Some Favourite Sonatas (from Ludwig van)

A Clockwork Orange sparked a Revolution inside me. I discovered Classical. From there (the ninth symphony) I moved onto Mozart’s G Minor (no. 40), then onto Liszt’s B Minor Sonata, and finally ended up at Bach’s Well Tempered. All the pieces were in place.

I’ve been devouring classical CD’s ever since.

One epic cycle not well known to the wider public is Beethoven’s Piano Sonata Series. 32 pieces in all, and usually spread over 8 CDs. That’s a lot of solo piano! Probably too much for most people. The average work comes in at 20-25 minutes. Some hard grist.

Out of the 32, I’ve picked out 7 of my favs.

op 2/1 – the first sonata, written at age 25. A sturdy piece, all four movements show strong character.

op 13 (the Pathetique) – classic radio stations play this at least once a day.

op 27/2 (the Moonlight) – everyone’s who’s ever been within 2 metres of a piano has tried playing the Moonlight. It’s irresistable. A knockout first 4 bars. The third movement is manic piano, with broken chords aplenty. Beethoven’s signature piece.

op 31/2 (the Tempest) – draws inspiration from Shakespeare’s play. Wild, temperamental, gusty – it well deserves a wider hearing.

op 57 (the Appassionata) – the greatest and grandest. I think it’s the perfect Sonata. All three movements are meaty and at the same time refined, fiery yet satisfying. The first real piece to test the full register of the new steel-framed instruments, a real banger and clanger. Fun to watch.

op 90 – a totally obscure piece. Enigmatic, and restricted, astringent. A little puzzle, a distilled musical thought. In the tantalizing key of E minor.

op 111 – the final farewell, the last of the sonatas. It closes out the cycle with a two movement counterforce.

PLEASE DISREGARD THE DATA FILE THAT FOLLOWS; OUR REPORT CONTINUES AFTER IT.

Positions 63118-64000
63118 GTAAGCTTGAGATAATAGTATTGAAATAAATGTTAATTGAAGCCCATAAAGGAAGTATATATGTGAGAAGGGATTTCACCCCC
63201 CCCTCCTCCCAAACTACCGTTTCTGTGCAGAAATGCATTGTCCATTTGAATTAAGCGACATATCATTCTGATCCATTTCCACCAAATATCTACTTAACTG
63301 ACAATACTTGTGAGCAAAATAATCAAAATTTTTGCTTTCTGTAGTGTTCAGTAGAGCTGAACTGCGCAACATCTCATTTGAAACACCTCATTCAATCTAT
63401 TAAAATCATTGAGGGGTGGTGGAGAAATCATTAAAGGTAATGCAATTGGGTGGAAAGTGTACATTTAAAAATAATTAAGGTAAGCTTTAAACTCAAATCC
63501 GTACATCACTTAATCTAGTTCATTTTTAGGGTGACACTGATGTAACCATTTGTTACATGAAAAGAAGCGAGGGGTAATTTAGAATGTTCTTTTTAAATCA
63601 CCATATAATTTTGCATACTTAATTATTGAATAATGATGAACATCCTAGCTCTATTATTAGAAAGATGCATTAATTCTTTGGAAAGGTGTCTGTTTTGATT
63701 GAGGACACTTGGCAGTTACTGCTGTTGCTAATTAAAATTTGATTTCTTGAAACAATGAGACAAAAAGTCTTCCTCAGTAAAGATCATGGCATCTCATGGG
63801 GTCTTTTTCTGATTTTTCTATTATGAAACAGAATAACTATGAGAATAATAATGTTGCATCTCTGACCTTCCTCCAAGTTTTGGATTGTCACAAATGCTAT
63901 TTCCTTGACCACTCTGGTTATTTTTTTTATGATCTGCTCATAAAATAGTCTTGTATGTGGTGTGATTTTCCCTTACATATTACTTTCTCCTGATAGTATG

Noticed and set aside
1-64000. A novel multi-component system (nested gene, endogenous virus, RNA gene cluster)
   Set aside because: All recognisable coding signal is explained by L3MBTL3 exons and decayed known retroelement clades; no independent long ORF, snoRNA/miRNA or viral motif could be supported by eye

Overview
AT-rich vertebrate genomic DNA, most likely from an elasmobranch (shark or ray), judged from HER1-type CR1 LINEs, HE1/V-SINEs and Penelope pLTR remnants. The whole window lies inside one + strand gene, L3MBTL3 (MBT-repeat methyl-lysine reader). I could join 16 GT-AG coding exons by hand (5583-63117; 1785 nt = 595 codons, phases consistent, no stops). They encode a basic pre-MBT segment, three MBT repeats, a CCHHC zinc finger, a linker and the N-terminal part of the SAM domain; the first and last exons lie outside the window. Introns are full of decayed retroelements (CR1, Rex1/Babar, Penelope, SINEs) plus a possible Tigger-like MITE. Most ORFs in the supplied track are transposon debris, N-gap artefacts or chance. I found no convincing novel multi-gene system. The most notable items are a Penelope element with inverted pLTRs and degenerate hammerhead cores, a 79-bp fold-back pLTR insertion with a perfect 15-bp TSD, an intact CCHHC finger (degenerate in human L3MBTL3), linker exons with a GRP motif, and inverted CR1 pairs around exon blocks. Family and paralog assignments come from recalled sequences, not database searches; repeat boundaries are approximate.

Well worth a deeper exploration. Thanks Ludwig!


6 Responses to “Some Favourite Sonatas (from Ludwig van)”

  1. Jon Says:

    Here are some of my favorites:

    Beethoven, Op.27 No.2 (the famous Moonlight Sonata)

    Gershwin’s Preludes (1,2, and 3)

    Rachmaninoff’s Musical Moment No.4

    Chopin’s Fantasie Impromptu (Op.66 I think?)

    Monti’s Czardas

    Bazzini’s La Ronde de Lutin (Op.25)

    A good place to see performances of a lot of these pieces is on YouTube.

  2. SilverTiger Says:

    I have never read or watched A Clockwork Orange and from what I have heard of it, probably never will.

    Beethoven, however, is a favourite of mine and his Triple Concerto a favourite favourite.

    I was not brought up to Classical music, in fact very much the opposite. I thus discovered it for myself, like you.


  3. whig Says:

    I am not the greatest of Beethoven fans, but enjoy other music nowadays called classical (though often as not as likely baroque or even romantic). Mainly I am interested in music of the last century, and am very fond of what Prokofiev I have listened to, especially the Lt. Kije Suite, as long as it is performed without singers.

  4. whitishrabbit Says:

    Donno how you feel about the instrument, but I’m really enjoying Bach’s 6 suites for the cello, lately. Good, good stuff.

  5. whig Says:

    Oh, cellos are great. I don’t like operatic-style singing, something about it just feels like fingernails on a blackboard.

  6. newhoosier Says:

    If you are not listening to the Trans-Siberian Orchestra: Beethoven’s Last Night, you are cheating yourself out of the experience.

    You’ve undoubtedly heard them before, as most people have heard Wizards of Winter, but you’ve probably heard more than just that song.

    It’s good stuff; I wouldn’t steer you wrong.

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